The flexible office market in Manchester will increase by about 50 per cent in the next four years, according to specialist research by real estate advisors Colliers International.
The firm’s Flexible Workspace Outlook Report 2019 forecasts that such workspace in Manchester will expand by 20,675 sq metres – or about 50 per cent – from 40,530 sq metres at the end of 2018 to 61,205 sq metres in late 2022.
Consequently, the number of employees occupying flexible office space across the city will rise from 8,106 at the end of 2018 to a total of 9,793 at the end of 2022, based on 80 per cent standard occupancy of such space.
The increasing provision of such space in Manchester is shown by global space, community and services specialist WeWork now operating five locations and Spaces, the Regus brand owned ultimately by IWG plc, already occupying Peter House and due to take the entire 116,000 sq ft at 125 Deansgate currently under construction.
The growth in size of the Manchester flexible office market reflects similar expansion of the sector across 22 European cities covered by the Colliers’ report, with the number of office workers occupying such space rising to 750,000 in 2022.
According to Colliers, the number of flexible workspace operators across Europe has grown 135 per cent over the past four years, with flexible workplace centres increasing by 205 per cent over the same period.
As the desire from occupiers for flexible office space shows no signs of diminishing, Colliers’ research indicates that take-up could double again by 2022 across major European cities, with Berlin, Bucharest, Munich and Prague amongst those expected to see the most growth.
Peter Gallagher, director national offices and head of the Manchester office of Colliers International, said: “The ongoing growth of flexible office space in Manchester is reflective of its expansion across Europe in terms of the number of sites, volume of space and number of operators.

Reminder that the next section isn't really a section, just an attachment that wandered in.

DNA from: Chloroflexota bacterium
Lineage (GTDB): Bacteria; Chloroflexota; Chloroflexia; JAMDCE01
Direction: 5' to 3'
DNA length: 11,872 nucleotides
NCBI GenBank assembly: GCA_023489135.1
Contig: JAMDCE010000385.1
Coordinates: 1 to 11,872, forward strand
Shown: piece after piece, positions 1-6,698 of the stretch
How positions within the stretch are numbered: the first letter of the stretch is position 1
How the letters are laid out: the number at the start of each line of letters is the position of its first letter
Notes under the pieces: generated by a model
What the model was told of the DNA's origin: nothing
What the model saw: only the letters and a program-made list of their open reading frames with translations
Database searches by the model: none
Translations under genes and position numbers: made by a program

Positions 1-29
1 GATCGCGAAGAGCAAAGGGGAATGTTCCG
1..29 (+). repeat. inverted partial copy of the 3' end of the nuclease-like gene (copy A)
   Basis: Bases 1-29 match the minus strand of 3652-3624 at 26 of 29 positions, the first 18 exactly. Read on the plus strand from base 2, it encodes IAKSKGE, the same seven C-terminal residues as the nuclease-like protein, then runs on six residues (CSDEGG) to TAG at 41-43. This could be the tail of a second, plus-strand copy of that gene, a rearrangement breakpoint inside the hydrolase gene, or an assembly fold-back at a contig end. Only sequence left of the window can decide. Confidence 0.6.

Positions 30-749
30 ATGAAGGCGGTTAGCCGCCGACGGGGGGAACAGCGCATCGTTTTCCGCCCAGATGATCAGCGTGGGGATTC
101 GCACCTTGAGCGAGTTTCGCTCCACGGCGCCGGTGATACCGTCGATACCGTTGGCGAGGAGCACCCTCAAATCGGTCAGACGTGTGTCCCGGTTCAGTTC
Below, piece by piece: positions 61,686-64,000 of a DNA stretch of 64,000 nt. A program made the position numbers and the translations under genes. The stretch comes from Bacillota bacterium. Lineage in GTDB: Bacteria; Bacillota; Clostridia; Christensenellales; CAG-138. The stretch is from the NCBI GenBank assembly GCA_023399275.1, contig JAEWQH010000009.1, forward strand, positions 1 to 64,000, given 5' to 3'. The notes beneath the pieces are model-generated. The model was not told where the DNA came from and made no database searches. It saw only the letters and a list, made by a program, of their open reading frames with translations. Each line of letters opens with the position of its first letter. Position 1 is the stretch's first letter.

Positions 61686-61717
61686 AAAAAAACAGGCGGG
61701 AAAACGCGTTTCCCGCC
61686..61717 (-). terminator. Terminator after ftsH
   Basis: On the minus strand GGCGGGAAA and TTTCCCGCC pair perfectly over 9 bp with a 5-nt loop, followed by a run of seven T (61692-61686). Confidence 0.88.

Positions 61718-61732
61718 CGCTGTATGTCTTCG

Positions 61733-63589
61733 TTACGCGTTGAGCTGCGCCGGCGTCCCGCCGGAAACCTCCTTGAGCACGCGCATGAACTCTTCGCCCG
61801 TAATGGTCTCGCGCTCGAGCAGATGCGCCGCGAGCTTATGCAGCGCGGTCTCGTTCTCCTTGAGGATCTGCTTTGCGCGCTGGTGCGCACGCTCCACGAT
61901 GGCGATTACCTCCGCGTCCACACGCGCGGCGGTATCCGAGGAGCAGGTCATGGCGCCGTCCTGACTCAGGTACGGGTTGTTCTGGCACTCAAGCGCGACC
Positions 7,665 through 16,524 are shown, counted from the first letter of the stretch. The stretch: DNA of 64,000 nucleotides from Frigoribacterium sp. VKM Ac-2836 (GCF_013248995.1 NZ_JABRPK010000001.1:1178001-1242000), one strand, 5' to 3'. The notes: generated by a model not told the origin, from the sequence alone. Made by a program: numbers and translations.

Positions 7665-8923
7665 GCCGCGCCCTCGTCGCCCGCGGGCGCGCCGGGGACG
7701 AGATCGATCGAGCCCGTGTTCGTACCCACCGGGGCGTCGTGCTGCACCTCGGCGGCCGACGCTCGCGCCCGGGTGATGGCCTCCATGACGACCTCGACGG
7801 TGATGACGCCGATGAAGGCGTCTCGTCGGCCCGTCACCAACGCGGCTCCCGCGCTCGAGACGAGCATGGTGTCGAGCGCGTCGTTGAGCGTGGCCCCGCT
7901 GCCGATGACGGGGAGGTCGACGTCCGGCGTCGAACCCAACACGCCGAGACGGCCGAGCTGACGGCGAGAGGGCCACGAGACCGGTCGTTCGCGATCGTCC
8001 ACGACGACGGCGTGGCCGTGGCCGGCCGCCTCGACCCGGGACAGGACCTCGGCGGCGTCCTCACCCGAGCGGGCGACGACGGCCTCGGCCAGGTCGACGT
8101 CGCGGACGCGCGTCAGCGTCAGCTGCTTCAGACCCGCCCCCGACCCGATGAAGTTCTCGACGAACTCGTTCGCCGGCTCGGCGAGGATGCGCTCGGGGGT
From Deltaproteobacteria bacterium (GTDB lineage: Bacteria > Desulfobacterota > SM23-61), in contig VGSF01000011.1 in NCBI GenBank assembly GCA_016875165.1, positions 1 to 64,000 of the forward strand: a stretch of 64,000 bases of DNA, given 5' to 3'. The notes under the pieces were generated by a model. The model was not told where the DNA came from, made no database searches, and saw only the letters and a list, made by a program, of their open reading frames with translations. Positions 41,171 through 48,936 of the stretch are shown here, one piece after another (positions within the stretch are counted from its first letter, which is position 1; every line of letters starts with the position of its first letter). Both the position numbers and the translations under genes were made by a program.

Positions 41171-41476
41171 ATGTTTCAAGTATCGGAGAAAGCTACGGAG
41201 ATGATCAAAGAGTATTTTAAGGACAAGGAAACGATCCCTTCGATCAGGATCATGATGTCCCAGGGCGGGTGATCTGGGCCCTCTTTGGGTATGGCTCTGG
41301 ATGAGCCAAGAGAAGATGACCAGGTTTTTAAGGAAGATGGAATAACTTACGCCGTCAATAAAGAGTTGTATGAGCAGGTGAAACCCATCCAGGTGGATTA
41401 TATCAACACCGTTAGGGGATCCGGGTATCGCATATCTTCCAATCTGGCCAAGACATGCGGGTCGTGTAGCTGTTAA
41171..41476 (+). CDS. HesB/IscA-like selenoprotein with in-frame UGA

“The shift towards ‘space as a service’, and not just a commodity is probably going to be the biggest driver of growth in demand for flexible workplace going forward.
“However, even at the top end of the spectrum, total take-up remains marginal in comparison to the wider office market, suggesting the sector has not grown or expanded to excess.”
Colliers’ report highlights how traditional landlords are responding to the market shift, where, particularly in London, some are establishing their own flexible workspace presence while an increasing number look to share risk and upside through joint ventures with the more established and successful workspace operators.
Concerns over the ‘excessive growth’ of the flex sector have been well publicised, with occupiers in certain business sectors remaining wary of overexposure to co-working, particularly in light of the prospect of economic cooling and diminishing levels of employment growth.
Damian Harrington, head of EMEA research & forecasting, Colliers International, concluded: “It is clear to see how rapidly the flexible workplace niche has expanded since 2001 in terms of the number of sites, volume of space (sq m) and number of operators in situ across Europe. However, even at the top end of the spectrum, total take-up is marginal in comparison to the wider office market, suggesting the sector has not expanded to excess and there is still room for growth.